We are in anticipation of your response.

Médecin E. Warton

April 15th, 1872

Little Cayenne, on Île de Ré, France. 9 am…

It was time for the Médecin to do the rounds again in the medical quarters of Little Chayenne. The bare brickwork of the pentagonal fort from Napoleon’s time made the narrow corridors appear like a basement illuminated by light bulbs protected by nothing but cobwebs. This prison housed the Île de Ré battalion of the Légion Pénale. And she was its chief physician.

The corridors of the west wing were peaceful, apart from the clattering of bedpans being emptied by the nurses. In the background, the rhythm of the Steam-powered generator was accompanied by a chorus of crying seagulls circling the ramparts. When she arrived here for the first time, she thought the unceasing thumping of the machine would drive her mad. But now she couldn’t imagine Little Cayenne without it, as the rhythm of the transmission song her to sleep every night.

Warton entered the final ward. A sleeping quarter intended for a platoon-sized unit. Now it just contained four sick beds. Still, it resembled a dungeon with only two small windows that allowed fresh air inside for the three immobilized patients in this room. The first patient’s legs had to be amputated after his many bite wounds were left untreated. Not that it mattered, for the limbs had been torn to fleshy strands by hound-like creatures in his attempt to crawl to safety. He should find himself lucky to have survived. The second was wrapped in bandages from head to toe due to chemical burns caused by a friendly fire incident involving white phosphorous ammunition. Then the third one...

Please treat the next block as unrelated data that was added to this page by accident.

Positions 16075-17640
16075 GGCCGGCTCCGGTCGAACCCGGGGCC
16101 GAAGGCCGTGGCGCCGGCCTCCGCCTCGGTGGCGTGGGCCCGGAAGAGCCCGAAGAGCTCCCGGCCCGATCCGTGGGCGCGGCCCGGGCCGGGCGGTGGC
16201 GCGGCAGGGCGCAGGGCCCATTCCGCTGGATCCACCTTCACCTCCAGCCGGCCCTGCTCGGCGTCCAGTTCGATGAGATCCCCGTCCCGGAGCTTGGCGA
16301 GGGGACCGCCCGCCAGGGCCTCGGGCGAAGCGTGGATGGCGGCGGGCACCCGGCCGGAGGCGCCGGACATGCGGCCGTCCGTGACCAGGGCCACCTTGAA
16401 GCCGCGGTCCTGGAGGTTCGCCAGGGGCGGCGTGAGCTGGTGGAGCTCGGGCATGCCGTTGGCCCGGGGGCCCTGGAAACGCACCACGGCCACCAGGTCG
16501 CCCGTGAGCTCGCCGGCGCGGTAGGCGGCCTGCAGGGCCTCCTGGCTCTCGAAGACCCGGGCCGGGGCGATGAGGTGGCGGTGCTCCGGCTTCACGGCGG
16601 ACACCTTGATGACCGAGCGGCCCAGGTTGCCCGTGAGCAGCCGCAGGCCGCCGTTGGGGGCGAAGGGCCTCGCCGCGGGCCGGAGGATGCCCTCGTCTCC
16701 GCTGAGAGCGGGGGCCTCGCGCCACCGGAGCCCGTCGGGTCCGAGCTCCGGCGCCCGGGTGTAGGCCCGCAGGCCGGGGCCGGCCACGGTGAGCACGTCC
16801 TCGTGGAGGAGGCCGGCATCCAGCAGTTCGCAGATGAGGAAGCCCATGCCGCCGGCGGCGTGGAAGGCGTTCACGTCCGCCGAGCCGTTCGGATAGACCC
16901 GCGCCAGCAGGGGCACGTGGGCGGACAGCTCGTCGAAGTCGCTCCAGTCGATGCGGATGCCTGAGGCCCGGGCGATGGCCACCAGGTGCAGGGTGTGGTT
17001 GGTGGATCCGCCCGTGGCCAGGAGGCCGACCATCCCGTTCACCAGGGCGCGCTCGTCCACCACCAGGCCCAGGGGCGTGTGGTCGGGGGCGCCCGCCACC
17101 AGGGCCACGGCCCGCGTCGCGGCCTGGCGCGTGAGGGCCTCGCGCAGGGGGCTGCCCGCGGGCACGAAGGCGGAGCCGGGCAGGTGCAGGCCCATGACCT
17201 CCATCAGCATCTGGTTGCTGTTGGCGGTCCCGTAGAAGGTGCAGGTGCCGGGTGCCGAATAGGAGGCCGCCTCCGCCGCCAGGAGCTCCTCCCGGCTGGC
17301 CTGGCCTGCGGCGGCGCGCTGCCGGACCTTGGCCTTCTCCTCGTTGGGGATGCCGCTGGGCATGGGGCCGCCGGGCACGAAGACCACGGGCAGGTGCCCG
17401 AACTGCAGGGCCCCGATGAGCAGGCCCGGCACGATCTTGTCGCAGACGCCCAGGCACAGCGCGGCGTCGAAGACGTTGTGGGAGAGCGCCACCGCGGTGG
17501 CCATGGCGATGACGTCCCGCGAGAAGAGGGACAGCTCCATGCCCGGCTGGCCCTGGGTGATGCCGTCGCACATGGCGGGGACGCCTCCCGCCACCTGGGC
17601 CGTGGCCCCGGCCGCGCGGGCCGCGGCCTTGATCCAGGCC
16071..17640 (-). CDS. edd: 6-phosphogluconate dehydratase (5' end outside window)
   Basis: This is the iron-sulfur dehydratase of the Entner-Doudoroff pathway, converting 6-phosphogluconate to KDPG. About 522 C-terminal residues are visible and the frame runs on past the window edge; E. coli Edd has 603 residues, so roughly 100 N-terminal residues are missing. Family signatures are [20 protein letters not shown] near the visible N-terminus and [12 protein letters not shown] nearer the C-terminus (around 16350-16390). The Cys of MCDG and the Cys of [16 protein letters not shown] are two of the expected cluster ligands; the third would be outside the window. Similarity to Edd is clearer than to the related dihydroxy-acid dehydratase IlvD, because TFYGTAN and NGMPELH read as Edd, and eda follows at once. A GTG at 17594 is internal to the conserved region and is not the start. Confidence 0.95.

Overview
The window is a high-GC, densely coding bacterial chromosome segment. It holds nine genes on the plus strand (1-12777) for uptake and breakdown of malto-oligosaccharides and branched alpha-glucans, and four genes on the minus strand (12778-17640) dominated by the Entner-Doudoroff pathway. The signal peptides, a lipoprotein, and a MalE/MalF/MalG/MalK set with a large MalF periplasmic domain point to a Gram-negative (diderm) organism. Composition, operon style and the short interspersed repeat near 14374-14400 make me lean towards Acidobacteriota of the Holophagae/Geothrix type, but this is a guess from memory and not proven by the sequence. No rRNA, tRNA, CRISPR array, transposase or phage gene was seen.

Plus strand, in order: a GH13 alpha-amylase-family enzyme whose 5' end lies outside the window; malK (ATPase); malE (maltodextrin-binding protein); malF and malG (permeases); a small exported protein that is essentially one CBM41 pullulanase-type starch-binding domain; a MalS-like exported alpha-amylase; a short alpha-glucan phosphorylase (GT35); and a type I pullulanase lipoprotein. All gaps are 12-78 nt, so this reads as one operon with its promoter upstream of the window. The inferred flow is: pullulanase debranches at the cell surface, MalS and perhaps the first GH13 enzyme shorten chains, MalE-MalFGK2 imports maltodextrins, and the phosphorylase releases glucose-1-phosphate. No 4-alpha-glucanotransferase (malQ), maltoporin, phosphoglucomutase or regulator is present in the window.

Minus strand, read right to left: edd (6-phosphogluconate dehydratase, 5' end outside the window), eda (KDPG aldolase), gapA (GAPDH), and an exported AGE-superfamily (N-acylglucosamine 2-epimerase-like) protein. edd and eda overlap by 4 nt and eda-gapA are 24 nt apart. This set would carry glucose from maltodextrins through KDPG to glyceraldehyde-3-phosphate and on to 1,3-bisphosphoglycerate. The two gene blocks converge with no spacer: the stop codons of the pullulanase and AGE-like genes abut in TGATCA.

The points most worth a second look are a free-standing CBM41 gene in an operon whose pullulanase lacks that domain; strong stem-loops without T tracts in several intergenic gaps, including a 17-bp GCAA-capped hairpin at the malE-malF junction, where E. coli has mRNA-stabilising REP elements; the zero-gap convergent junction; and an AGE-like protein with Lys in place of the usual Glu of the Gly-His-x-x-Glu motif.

With reluctance, Médicin Warton looked at the paraplegic woman whose appearance was intact, apart from a deep gash to the left of her eyebrow. An unpleasant character who happened to be one of the female pilots of the Chassis d’Bataille, better known as the Coffin Girls. During an engagement, her automaton got knocked over, the report said. The impact broke her neck, damaging the nerves and leaving her immobile. For support, her neck had been braced with a leather gorget holding her head in a place like a corset. An accessory a Paris eccentric would fancy to a gala. But in this particular case, it looked like the stem of a very unappealing flower. Unlike the other two, she didn’t wear a bomb collar. Despite her condition, the officers insisted on fitting the patient with the notorious ‘Dry Guillotine’ as protocol dictated. But the Médecin managed to convince them her patient wasn’t going anywhere unless carried - or thrown out of a window.